By Dr. Jim Dahle, WCI Founder

I find it fascinating and a bit nonsensical to see so many articles out there arguing that US doctors are overpaid. Usually, this shows up in an article talking about how expensive healthcare is in the United States. A good example is an article from NPR a few years ago titled “Are Doctors Overpaid?

“Some people view Match Week as a beautifully engineered dance between supply and demand that ensures the best and brightest learn how to be good doctors at top hospitals. Others, like Dean Baker, Senior Economist at the Center for Economic and Policy Research, say this residency system makes healthcare dramatically more expensive for Americans. A 2011 study in Health Affairs found American doctors, who make an average salary of almost $300,000, are paid around twice as much as doctors in other rich countries.

Baker says ‘doctors are seriously overpaid' and a big reason is rules that restrict the number of people who can get residencies. He calls these rules the work of ‘a cartel,' and in economics, those are fighting words. A cartel limits the supply of something in order to increase the amount of money they can charge.”

Want to get even more fired up? Try this one from the Daily Iowan in 2021 titled “The Curious Case of the Overpaid American Physician.” A few excerpts:

“The US does not have enough doctors, and the shortage is contributing to the high costs patients pay when they go to the hospital. Compared to other industrialized countries, the US ranks near the bottom in supply of doctors—only 2.6 doctors per 1,000 patients. In contrast, most major economies in the European Union, such as Germany and France, have nearly double the number of doctors we have per 1,000 patients . . . This is largely due to high barriers of entry such as an incredibly limited number of spots in medical school and regulations that protect physicians from competition in the form of nurse practitioners and immigrant doctors.

Along with the complicated workings of our private insurance system, the shortage of US doctors is the best elucidation to why they are overcompensated compared to their European counterparts. For example, doctors earn $138,000 in the UK compared to the $316,000 U.S. doctors make . . .

Even if the US were to establish a system in which Medicare were the sole insurer in the market, overall healthcare costs would still exceed those of fellow industrialized nations because of the high salaries to which US doctors are accustomed. In the mainstream debates surrounding our healthcare systems, the problem overlooked by both proponents of private and single-payer healthcare systems is the supply of doctors and their high salaries. These salaries end up contributing significantly to the financial costs patients face.

The rest of the union should follow the lead of states like Iowa and allow nurse practitioners to open up general practices to compete with doctors. These recommendations will make up for the shortage of doctors we have in the current system and drive down costs for patients in a future single-payer system.”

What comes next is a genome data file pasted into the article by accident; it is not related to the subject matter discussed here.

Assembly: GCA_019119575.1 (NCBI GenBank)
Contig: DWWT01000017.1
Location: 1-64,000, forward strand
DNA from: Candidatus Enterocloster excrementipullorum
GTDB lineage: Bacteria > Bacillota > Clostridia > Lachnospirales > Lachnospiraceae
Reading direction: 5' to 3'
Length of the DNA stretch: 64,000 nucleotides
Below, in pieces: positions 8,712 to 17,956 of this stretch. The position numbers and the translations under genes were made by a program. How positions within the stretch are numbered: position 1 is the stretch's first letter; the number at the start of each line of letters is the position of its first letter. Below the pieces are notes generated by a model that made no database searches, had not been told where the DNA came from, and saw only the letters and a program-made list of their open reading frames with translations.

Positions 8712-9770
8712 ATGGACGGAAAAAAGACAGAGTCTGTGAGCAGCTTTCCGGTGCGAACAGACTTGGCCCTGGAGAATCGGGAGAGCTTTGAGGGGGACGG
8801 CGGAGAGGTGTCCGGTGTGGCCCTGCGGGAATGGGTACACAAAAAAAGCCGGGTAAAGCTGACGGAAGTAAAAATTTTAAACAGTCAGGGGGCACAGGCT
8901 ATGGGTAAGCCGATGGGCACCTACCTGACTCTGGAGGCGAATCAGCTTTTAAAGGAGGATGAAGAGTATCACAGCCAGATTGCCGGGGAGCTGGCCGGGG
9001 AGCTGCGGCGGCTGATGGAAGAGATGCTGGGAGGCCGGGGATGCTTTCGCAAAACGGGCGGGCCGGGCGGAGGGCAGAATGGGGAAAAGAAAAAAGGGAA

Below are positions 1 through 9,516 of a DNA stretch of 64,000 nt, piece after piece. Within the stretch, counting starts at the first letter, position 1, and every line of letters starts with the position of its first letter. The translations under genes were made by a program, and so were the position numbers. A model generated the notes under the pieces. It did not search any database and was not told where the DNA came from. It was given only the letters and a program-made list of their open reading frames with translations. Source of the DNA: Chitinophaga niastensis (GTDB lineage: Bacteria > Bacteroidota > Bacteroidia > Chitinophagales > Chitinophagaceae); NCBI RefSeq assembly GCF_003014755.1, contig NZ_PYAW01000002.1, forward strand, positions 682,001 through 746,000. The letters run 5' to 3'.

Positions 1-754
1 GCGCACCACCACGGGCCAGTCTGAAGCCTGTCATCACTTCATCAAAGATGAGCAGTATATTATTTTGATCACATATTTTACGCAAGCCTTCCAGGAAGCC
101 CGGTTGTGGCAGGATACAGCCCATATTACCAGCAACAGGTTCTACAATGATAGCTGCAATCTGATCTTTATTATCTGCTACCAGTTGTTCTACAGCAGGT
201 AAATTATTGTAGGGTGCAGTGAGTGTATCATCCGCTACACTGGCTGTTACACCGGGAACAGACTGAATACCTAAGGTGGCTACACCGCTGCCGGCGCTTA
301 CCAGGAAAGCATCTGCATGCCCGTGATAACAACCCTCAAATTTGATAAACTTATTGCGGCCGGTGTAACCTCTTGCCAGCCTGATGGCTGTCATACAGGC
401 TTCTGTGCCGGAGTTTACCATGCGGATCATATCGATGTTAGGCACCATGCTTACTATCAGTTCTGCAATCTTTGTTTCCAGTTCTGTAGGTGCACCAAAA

Why US Doctors Earn More

There's no doubt that US doctors do earn more, on average, than international doctors. There are actually a fair number of reasons for this. Let's go through them.

 

#1 Everybody Gets Paid More in the US

Newsflash! Tons of people want to come to the US because it's awesome and the jobs pay great. Look at average incomes in various countries in the world. Here are the top 25 countries in the world by GDP per capita (via Statistics Times).

 

world GDP per capita

 

Do you see any large countries above the US? No. The US comes in seventh. Seventh out of 195 countries and first among the big countries. Any comparison to the rest of the world of ANY profession is going to make the US look like those professionals are overpaid. Consider the countries to which the US is often compared:

  • 10th: Australia
  • 18th: Canada
  • 20th: Germany
  • 23rd: UK
  • 34th: Japan

Nobody ever wants to compare us to doctors in Singapore or Qatar for some reason. And no, the US is NOT the country in which doctors are paid the most. It's Luxembourg.

Incidentally, the US ranks No. 9 for attorneys, No. 1 for pharmacists, No. 1 for tech workers, No. 3 for engineers, No. 5 for accountants, No. 4 for financial analysts, No. 5 for professors, No. 9 for teachers, and No. 2 for firefighters. Should I go on, or have I made my point? Quit picking on the doctors. Just about everybody gets paid more in the US. Or do you think we should pay teachers and firefighters less?

 

#2 It Costs More to Become a Doctor in the US

We've all met doctors who went to school in a foreign country, and none of them ever seem to have student loans. Yet we keep meeting US docs who owe $200,000, $300,000, $400,000 or more in student loans. Why is that, do you suppose? There are numerous free and nearly free medical schools all over Europe. Some top German universities are free. The most expensive one I could find was €6,000 a year. Russia, Bangladesh, Romania, and China are all about $3,000 a year. Korea ($6,000) and Singapore ($10,000) are expensive by comparison but a bargain when compared to the US. Most US students are paying $30,000-$80,000 a year in tuition alone, and they go to school for longer (the whole process is 1-2 years shorter in Europe). Guess what? When it costs more, it should pay more.

 

#3 Risk

Where else do doctors routinely get sued for hundreds of thousands or even millions of dollars? Oh, nowhere it turns out. It is a little worse in China. You can go to jail for three years for malpractice. You can also go for seven years just for cheating on an exam there. For the most part, doctors in other countries rightly worry far less about lawsuits. If you want people to do something that is high risk, you need to pay them a lot to do it. I know lots of doctors who would be willing to be paid less if it also reduced their chances of a lawsuit.